Fiction Reviews, February 1, 2012

OrangeReviewStar Fiction Reviews, February 1, 2012 Hepinstall, Kathy. Blue Asylum. Houghton Harcourt. Apr. 2012. c.288p. ISBN 9780547712079. $24. F blueasylum1 Fiction Reviews, February 1, 2012

Iris Dunleavy must be mad. Why else would she have accompanied slaves trying to escape from her husband’s Virginia plantation? When she arrives at the asylum on Florida’s Sanibel Island in 1864 after being declared insane by a doctor and a judge, she tries to convince her captors of her sanity. Although the patients generally receive humane treatment, Dr. Cowell, the super intendent, applies the water treatment to those like Iris who remain defiant. As Iris’s friendship with Ambrose Weller, a Confederate soldier who cannot cope with battlefield memories, deepens, Dr. Cowell’s own attraction to the rebellious Iris grows. Determined to escape with Ambrose, Iris enlists the help of Dr. Cowell’s 12-year-old son. Memories and revelations of events that led to the incarcerations of Iris and Ambrose slowly emerge and call into question what constitutes madness. VERDICT Hepinstall’s (The House of Gentle Men) fourth novel features excellent pacing and strong character development that animate not only the inmates at the Sanibel Asylum but the characters from the preasylum lives of Iris and Ambrose. A first-rate choice for fans of intelligent historical romances. [See Prepub Alert, 10/31/11.]‚ Kathy Piehl, Minnesota State Univ. Lib., Mankato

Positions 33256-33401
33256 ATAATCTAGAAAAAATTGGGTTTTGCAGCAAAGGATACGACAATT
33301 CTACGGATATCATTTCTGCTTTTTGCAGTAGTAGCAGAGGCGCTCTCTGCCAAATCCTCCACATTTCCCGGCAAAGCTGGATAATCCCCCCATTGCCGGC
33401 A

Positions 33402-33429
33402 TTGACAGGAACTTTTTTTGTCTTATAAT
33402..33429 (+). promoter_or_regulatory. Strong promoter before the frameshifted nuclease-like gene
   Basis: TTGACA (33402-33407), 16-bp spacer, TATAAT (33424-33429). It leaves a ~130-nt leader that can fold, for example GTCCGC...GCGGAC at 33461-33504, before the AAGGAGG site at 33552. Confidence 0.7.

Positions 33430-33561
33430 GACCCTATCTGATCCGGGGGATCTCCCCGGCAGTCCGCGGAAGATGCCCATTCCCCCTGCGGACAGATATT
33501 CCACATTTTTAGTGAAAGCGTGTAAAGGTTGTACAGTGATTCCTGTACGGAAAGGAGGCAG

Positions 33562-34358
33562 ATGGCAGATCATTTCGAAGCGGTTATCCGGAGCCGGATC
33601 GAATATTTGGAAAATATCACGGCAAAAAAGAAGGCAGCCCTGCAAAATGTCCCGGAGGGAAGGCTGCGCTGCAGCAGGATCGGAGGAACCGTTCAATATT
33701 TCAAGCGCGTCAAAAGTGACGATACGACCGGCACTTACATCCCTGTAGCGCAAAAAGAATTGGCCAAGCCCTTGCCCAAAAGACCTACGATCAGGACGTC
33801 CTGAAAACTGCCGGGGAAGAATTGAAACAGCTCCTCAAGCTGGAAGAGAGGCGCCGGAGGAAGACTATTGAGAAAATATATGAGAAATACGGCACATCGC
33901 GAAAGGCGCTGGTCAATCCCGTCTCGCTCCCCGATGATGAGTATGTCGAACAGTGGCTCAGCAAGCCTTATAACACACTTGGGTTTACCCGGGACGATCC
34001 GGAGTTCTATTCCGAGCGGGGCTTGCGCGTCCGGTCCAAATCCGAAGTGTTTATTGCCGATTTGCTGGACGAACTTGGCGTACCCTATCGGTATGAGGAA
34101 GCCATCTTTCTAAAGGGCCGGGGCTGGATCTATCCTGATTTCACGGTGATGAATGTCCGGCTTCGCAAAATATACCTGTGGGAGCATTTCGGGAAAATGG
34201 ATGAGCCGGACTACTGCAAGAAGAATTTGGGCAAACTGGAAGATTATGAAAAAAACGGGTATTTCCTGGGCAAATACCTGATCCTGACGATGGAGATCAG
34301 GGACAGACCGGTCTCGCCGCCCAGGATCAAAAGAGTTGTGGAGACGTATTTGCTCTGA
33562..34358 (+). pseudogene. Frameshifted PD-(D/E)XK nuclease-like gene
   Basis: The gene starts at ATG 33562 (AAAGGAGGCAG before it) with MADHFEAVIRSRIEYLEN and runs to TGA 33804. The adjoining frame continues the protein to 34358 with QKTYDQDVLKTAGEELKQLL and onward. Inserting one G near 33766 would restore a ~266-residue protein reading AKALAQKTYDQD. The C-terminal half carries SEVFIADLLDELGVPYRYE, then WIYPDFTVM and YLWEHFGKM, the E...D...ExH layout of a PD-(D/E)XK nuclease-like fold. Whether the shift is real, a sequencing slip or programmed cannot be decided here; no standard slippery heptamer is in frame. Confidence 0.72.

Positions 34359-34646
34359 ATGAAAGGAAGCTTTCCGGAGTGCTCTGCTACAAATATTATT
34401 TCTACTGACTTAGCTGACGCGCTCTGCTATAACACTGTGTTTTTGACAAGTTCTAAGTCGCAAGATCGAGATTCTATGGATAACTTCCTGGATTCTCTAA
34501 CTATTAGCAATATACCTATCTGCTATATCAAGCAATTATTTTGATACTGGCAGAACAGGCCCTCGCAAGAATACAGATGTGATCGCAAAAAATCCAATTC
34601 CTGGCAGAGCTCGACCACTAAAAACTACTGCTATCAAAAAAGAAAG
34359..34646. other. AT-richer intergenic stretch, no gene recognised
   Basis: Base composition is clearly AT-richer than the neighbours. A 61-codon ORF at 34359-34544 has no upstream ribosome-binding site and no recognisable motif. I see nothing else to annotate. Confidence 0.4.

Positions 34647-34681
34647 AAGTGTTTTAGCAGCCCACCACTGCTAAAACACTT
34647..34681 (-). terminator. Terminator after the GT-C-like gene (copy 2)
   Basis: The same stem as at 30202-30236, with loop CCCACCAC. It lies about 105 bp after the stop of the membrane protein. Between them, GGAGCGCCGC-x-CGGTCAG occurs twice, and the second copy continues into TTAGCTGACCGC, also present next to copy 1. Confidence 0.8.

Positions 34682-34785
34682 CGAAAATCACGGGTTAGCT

OrangeReviewStar Fiction Reviews, February 1, 2012 Joinson, Suzanne. A Lady Cyclist’s Guide to Kashgar. Bloomsbury, dist. by Macmillan. Jun. 2012. c.288p. ISBN 9781608198115. $26. F